Somewhat ironically, considering he was talking at a charity Beatles event piggybacking on the hoopla around Beatles Game, Bill Wyman has been grumbling about Rock Band style games:
[He claimed] they will lead to fewer young people taking up real instruments.
"It encourages kids not to learn, that's the trouble. It makes less and less people dedicated to really get down and learn an instrument".
"I think it's a pity," he said, speaking at Abbey Road studios while recording a charity Beatles song for Children in Need.
Yeah, young teenagers shouldn't be playing computer games; they should be enjoying their time dating elderly rock stars, eh Bill?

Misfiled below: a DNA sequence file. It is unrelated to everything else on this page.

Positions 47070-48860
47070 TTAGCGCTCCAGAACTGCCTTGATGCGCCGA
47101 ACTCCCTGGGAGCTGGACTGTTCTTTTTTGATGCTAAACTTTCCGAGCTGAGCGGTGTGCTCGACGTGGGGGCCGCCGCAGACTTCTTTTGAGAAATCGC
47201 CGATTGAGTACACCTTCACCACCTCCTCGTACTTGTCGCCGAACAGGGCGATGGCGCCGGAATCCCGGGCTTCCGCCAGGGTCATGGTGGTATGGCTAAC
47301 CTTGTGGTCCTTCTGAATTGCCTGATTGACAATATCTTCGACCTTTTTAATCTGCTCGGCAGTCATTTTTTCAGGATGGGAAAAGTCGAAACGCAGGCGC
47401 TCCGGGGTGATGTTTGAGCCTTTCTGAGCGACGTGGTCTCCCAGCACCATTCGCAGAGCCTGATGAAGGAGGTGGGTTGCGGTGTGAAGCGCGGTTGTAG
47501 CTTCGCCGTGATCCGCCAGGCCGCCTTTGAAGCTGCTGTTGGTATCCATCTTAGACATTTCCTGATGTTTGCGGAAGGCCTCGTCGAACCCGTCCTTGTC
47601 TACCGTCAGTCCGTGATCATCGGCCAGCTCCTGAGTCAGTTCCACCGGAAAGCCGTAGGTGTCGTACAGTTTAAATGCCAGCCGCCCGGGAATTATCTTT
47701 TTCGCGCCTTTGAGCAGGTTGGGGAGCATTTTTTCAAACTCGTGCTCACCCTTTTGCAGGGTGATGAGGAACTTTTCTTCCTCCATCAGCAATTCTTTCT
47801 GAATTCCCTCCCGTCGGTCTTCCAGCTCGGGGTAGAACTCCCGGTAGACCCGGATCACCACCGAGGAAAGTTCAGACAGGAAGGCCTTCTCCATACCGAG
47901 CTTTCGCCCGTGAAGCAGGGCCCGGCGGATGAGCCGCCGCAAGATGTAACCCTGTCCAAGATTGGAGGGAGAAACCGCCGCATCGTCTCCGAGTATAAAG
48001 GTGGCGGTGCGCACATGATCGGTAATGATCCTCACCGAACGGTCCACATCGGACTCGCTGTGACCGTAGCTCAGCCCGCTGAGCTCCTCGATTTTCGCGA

Nick Mason - who was hanging about - nodded:
"It irritates me having watched my kids do it. If they spend as much time practising the guitar as learning how to press the buttons, they'd be damn good by now".
Naturally, the makers of Rock Band style games deny they're a bad influence:
But Alex Rigopulos, co-founder of Harmonix Music Systems, which created the Rock Band series, refuted the musicians' claims.
"We're constantly hearing from fans who were inspired by Rock Band to start studying a real instrument," he said.
It's true. After a couple of months using the guitar-style button keypad, many young people progress to the three-button joystick or the fully-programmable trackpad.